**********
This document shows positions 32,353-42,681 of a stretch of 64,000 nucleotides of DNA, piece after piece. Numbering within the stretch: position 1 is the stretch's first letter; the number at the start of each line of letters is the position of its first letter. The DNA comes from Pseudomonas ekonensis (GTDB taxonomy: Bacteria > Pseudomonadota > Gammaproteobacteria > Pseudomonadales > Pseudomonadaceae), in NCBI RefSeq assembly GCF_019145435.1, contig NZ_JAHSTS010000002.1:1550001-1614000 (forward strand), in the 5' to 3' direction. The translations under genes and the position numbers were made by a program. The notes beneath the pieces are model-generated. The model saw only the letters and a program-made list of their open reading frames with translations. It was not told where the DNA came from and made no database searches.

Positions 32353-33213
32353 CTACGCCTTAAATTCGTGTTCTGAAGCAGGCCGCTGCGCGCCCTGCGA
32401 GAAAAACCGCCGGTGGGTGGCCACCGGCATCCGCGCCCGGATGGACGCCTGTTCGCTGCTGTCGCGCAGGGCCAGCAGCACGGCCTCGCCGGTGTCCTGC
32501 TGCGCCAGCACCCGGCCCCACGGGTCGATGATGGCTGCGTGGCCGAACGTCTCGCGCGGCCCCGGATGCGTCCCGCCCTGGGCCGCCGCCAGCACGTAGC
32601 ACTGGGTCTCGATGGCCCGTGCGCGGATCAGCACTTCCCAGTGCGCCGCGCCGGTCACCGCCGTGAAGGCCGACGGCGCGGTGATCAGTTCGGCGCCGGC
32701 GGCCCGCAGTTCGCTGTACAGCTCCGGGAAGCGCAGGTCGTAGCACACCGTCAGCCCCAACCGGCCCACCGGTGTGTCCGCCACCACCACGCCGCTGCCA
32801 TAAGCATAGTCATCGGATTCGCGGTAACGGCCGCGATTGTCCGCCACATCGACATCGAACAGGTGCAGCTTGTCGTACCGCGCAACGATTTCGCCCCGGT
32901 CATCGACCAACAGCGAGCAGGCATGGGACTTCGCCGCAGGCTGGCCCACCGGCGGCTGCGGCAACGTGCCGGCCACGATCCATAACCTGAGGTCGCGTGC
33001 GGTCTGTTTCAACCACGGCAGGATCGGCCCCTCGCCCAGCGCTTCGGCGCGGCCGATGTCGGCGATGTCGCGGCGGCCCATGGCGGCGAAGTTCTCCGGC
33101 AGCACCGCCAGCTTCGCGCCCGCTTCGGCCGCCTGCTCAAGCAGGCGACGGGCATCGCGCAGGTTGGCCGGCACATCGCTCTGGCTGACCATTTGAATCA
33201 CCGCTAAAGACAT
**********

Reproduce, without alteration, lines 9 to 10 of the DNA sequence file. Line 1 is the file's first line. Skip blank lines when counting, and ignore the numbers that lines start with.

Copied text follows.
32901 CATCGACCAACAGCGAGCAGGCATGGGACTTCGCCGCAGGCTGGCCCACCGGCGGCTGCGGCAACGTGCCGGCCACGATCCATAACCTGAGGTCGCGTGC
33001 GGTCTGTTTCAACCACGGCAGGATCGGCCCCTCGCCCAGCGCTTCGGCGCGGCCGATGTCGGCGATGTCGCGGCGGCCCATGGCGGCGAAGTTCTCCGGC